Achieving Sustainable Development should be a very compelling target for each economy, given the fact that our planet has suffered enough by human intervention during previous centuries.
This thesis starts with a references’ synthesis relevant to the examined topic.
30 Scientific published papers have been chosen according to their relevance and they have been shorted in three categories:
- Decoupling between GDP and Labor Productivity
- Decoupling between GDP and Resource Productivity
- Decoupling between GDP and Energy Consumption
Studying on these papers resulted a references’ synthesis chapter which is presented in this thesis.
Upon completion of the references’ synthesis we proceed in the empirical analysis of data for 30 countries in order to determine whether the necessary conditions of sustainable development, as defined by the theory, are met. 10 high-income countries, 10 middle-income countries and 10 low-income countries around the world are selected, based on the classification designated by the World Bank, according to Gross Domestic Product per capita of each country.
At the first stage of empirical analysis the required indicators are calculated in order to determine the relationship “Growth rate of LP < Growth rate of GDP < Growth rate of RP”, which according to the By Zeenat Niazi, Anshul S. Bhamra (2015 ) needs to be satisfied in order to achieve conditions for sustainable development in an economy.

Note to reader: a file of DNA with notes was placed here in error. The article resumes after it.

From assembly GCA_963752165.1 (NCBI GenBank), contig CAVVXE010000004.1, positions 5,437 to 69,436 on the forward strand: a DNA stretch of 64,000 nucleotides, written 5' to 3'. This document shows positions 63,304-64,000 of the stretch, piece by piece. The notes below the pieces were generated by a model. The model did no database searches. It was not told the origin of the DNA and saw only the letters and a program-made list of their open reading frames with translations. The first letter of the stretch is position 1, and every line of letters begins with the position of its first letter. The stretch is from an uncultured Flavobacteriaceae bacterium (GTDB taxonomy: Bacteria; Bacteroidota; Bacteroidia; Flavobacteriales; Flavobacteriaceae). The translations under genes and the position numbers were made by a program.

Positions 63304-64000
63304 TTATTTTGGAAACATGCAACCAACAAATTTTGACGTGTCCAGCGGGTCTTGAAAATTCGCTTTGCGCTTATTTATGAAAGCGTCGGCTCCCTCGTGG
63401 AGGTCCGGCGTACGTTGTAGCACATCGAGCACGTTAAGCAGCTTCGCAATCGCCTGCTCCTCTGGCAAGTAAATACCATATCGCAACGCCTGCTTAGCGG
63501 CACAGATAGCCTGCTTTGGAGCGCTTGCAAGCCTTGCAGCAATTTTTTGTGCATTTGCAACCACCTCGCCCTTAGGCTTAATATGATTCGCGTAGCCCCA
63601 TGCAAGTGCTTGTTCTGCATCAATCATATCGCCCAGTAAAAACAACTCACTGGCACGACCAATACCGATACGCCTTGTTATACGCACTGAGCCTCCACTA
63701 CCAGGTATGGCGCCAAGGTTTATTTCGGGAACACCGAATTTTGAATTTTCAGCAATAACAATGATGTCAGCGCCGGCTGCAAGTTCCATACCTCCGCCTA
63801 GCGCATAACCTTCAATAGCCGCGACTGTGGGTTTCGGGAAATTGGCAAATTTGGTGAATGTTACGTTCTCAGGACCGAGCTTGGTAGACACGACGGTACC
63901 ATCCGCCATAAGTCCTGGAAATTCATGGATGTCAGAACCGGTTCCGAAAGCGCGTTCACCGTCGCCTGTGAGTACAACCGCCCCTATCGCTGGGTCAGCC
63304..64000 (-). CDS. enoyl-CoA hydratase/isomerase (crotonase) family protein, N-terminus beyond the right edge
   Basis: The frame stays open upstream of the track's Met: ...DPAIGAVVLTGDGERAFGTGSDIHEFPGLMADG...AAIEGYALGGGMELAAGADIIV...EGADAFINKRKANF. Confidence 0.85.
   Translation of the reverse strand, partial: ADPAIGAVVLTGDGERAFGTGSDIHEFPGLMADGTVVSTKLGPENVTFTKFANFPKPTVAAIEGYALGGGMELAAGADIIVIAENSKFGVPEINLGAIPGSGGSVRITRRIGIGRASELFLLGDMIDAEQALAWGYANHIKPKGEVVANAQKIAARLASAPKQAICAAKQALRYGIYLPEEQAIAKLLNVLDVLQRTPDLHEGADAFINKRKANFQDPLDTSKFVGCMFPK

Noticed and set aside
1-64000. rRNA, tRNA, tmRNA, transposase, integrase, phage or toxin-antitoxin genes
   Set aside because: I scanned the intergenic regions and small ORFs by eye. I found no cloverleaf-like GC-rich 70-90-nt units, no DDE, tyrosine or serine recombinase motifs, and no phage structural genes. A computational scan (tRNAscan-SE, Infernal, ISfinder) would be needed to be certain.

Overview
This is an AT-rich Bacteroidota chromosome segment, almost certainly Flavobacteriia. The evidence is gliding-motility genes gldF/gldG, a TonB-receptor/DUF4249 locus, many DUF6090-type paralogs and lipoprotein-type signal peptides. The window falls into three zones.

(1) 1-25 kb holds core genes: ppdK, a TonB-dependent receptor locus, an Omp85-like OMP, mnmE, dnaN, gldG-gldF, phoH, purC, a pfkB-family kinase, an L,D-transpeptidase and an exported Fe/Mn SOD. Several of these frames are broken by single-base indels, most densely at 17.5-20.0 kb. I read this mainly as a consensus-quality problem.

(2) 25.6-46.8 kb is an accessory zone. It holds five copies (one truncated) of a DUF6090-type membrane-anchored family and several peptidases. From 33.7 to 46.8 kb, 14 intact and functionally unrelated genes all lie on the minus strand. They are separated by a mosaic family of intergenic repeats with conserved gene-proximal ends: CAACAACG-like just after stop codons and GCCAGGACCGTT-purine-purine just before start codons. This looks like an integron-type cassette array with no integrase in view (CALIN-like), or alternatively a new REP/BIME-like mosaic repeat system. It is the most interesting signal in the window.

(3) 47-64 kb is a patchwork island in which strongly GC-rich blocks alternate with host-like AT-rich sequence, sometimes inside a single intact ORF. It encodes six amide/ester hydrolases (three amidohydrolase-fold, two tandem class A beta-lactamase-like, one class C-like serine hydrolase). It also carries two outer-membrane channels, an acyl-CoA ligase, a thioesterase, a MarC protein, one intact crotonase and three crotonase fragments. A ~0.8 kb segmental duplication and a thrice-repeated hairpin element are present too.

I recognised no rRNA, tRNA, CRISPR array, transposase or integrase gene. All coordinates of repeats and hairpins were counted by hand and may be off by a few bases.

At the second stage of empirical analysis the required decoupling indicators are calculated in order to determine the extent of the environmental burden caused by economic growth. The following indexes are calculated:
- Elasticity ECO2-GDP : The response rate of CO2 emissions related to GDP changes.
- Elasticity ECO2-TEC : The response rate of CO2 emissions related to Energy Consumption changes.
- Elasticity ETEC-GDP : The response rate of Energy Consumption related to GDP changes.
- Elasticity EEP-GDP : The response rate of Energy Productivity related to GDP changes.
- Elasticity ELP-GDP : The response rate of Labour Productivity related to GDP changes.
- Elasticity ERP-GDP : The response rate of Resources Productivity related to GDP changes.
These indexes are also calculated for the long-term period 1980-2010.
Finally, results and conclusions are presented and future fields of analysis are proposed.
Keywords: Sustainable Development, Decoupling, GDP, Energy, Resources.
Full dissertation file (in greek) here
Presentation file (in greek) here
Figure 1: High-Income countries, Indexes for the long period 1980-2010
Figure 2: Middle-Income countries, Indexes for the long period 1980-2010
Figure 3: Low-Income countries, Indexes for the long period 1980-2010
Table 1: Elasticity
Table 2: Elasticity in the long period 1980-2010
The main conclusions after the completion of the References’ Synthesis are the following:
- It is extremely difficult to define dynamic models for determining the factors which are crucial and decisive for achieving sustainable development.
- The more accurate models are those based on the environmental Kuznets curve, since over time demonstrated that the assumptions lead us to safe estimates for the viability of an economy.
- The connection failure of productivity growth by strengthening real incomes questions the typical clichés that economic productivity growth automatically translates into higher living standards.